a weekly roundup of cartoons, links, and nefarious probability brainteasers
Like the rest of the math internet, I recently fell in love with this rascal of a problem:
- I roll a die until I get a 6. What is the expected number of throws?
- When I tried this, I happened to roll only even numbers prior to getting the 6. Knowing this, what is the expected number of throws now?
I’ll let you think. See the end of the post for a solution.
By the way, I’m back in Heidelberg this week, working on the official blog of the illustrious Heidelberg Laureate Forum, which brings together Nobel-level scholars in math and computer science with young researchers just starting this career.
It’s the coolest thing I do all year. Let me know if you’ve got questions I should ask the honored laureates and/or German locals.
Martin Hellman – a pioneer of public key encryption, and one of the laureates here in Heidelberg – poses a fun problem about n-dimensional spheres.
Spoiler: n-dimensional objects are super counter-intuitive.
Speaking of linguistic precision, Rogers George spotted an interesting linguistic error in a recent roundup post: I referred to a “four-millennia-old Babylonian tablet,” when I should have called it a “four-millennium-old Babylonian tablet.”
Put them side by side, and my ear prefers the corrected version, even if I can’t explain why or elucidate the underlying rule. I find that kind of instinct fascinating. I suspect it’s more common in one’s native language than in any other domain of thought (since language is a complex rule-governed area in which we all have copious daily experience from a young age) but I feel like I have similar experiences in math from time to time. Sometimes a student only needs their eye drawn to an error to recognize it as wrong, even without knowing why.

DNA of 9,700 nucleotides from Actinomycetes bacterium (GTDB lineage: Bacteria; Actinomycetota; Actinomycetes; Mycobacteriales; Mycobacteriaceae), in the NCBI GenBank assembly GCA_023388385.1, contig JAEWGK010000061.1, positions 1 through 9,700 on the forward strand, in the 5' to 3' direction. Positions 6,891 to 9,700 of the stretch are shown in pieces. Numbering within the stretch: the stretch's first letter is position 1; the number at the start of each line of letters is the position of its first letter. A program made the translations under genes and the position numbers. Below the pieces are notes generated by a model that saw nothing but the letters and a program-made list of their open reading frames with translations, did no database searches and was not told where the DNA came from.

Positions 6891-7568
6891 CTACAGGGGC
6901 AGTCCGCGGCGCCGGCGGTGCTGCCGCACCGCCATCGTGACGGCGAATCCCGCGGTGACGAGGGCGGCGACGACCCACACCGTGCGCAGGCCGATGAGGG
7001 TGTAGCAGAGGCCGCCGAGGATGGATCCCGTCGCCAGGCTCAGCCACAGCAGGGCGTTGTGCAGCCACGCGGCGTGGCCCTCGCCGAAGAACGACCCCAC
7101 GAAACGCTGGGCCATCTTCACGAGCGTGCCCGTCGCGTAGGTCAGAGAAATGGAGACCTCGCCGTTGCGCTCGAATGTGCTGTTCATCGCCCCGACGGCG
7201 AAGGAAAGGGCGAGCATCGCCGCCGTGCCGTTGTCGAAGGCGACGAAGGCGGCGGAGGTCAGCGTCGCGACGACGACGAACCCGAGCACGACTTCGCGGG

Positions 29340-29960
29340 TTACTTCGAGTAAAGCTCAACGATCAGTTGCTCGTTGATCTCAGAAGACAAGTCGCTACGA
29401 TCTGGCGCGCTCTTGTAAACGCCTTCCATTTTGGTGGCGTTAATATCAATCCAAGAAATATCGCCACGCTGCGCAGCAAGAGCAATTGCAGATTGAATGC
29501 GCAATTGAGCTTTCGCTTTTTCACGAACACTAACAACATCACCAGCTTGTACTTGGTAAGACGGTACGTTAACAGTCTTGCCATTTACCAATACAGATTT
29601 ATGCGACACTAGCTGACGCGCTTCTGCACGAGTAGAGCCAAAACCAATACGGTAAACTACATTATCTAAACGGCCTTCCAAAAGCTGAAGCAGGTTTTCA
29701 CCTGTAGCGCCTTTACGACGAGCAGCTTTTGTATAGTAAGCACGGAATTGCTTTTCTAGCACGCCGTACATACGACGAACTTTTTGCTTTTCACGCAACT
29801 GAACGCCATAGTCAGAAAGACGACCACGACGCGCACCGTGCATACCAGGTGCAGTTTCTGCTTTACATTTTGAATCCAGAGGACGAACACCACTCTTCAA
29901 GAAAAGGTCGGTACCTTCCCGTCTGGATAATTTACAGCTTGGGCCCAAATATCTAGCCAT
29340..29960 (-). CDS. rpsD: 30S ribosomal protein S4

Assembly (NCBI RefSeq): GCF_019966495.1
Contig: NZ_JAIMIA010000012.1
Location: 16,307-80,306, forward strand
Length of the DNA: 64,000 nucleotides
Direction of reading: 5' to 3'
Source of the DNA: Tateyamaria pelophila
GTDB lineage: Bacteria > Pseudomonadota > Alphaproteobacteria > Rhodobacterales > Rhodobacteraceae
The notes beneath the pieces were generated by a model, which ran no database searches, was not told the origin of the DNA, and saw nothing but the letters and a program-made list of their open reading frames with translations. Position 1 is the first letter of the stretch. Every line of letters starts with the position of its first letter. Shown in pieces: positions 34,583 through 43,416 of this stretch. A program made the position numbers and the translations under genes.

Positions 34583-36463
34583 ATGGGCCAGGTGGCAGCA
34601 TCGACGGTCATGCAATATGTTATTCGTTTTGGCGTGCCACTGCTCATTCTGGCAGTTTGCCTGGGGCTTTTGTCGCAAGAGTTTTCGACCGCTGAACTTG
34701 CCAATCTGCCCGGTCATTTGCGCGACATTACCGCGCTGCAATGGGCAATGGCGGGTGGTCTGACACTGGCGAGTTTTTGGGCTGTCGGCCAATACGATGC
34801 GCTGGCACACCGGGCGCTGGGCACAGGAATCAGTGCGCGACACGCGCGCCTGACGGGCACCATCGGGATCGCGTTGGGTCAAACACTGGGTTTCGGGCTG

Okay, solution to the dice problem:
I roll a die until I get a 6. What is the expected number of throws? This is a pretty standard question about the “geometric distribution.” When you’re waiting for an event with probability p, it takes 1/p attempts on average. So the answer is 6.
When I tried this, I happened to roll only even numbers prior to getting the 6. Knowing this, what is the expected number of throws now? A tempting approach: assume that this is like rolling a 3-sided die, and so the answer is 3.
Tempting, but quite wrong.
Here’s an intuitive illustration. Imagine that the three odd sides of the die have been labeled “RESET.” You count the rolls it takes until you get a 6, but landing on “RESET” sends you back to 0. This is equivalent to the original problem, and clearly not equivalent to a 3-sided die, because your count keeps resetting. You expect a lower value than 3.
But what value? Well, a truly elegant solution comes via the original post (well worth checking out):
Rephrase the problem as “Roll a die until the first time you get a 1, 3, 5, or 6.” You’re waiting for an event with probability 2/3, so on average it will take you 3/2 attempts. And the expected number of rolls remains the same no matter which terminating value (1, 3, 5, or 6) happened to come up. Knowing that the terminating value was a 6, your answer is still 3/2, or 1.5 rolls.
I find probability a fertile source of intuition-busting puzzles like this. (See also: Monty Hall, the two daughters problem, and others). It’s a circus trick that no other branch of math can quite match: elementary, easy-to-state problems; elegant, accessible solutions; and still, the ability to stump a mathematically sophisticated thinker.